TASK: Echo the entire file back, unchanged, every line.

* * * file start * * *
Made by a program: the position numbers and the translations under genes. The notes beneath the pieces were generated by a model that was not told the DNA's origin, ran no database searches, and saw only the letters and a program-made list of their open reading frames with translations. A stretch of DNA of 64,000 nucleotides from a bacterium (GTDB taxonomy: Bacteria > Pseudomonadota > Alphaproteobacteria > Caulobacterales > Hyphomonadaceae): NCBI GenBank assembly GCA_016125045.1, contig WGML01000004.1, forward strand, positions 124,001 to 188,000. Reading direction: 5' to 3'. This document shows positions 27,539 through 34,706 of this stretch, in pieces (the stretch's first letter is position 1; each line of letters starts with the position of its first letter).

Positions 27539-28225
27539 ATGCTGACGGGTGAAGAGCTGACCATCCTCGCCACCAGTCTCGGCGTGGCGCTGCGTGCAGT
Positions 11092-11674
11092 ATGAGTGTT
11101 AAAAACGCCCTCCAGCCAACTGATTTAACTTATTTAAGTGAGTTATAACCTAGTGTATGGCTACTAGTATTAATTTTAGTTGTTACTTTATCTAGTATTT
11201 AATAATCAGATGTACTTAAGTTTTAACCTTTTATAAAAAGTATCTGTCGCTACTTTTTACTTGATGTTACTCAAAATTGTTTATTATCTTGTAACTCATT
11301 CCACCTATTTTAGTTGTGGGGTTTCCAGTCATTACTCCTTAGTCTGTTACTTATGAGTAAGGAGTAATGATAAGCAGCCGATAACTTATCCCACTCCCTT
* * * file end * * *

Made by a program: the position numbers and the translations under genes. The notes beneath the pieces were generated by a model that was not told the DNA's origin, ran no database searches, and saw only the letters and a program-made list of their open reading frames with translations. A stretch of DNA of 64,000 nucleotides from a bacterium (GTDB taxonomy: Bacteria > Pseudomonadota > Alphaproteobacteria > Caulobacterales > Hyphomonadaceae): NCBI GenBank assembly GCA_016125045.1, contig WGML01000004.1, forward strand, positions 124,001 to 188,000. Reading direction: 5' to 3'. This document shows positions 27,539 through 34,706 of this stretch, in pieces (the stretch's first letter is position 1; each line of letters starts with the position of its first letter).

Positions 27539-28225
27539 ATGCTGACGGGTGAAGAGCTGACCATCCTCGCCACCAGTCTCGGCGTGGCGCTGCGTGCAGT
Positions 11092-11674
11092 ATGAGTGTT
11101 AAAAACGCCCTCCAGCCAACTGATTTAACTTATTTAAGTGAGTTATAACCTAGTGTATGGCTACTAGTATTAATTTTAGTTGTTACTTTATCTAGTATTT
11201 AATAATCAGATGTACTTAAGTTTTAACCTTTTATAAAAAGTATCTGTCGCTACTTTTTACTTGATGTTACTCAAAATTGTTTATTATCTTGTAACTCATT
11301 CCACCTATTTTAGTTGTGGGGTTTCCAGTCATTACTCCTTAGTCTGTTACTTATGAGTAAGGAGTAATGATAAGCAGCCGATAACTTATCCCACTCCCTT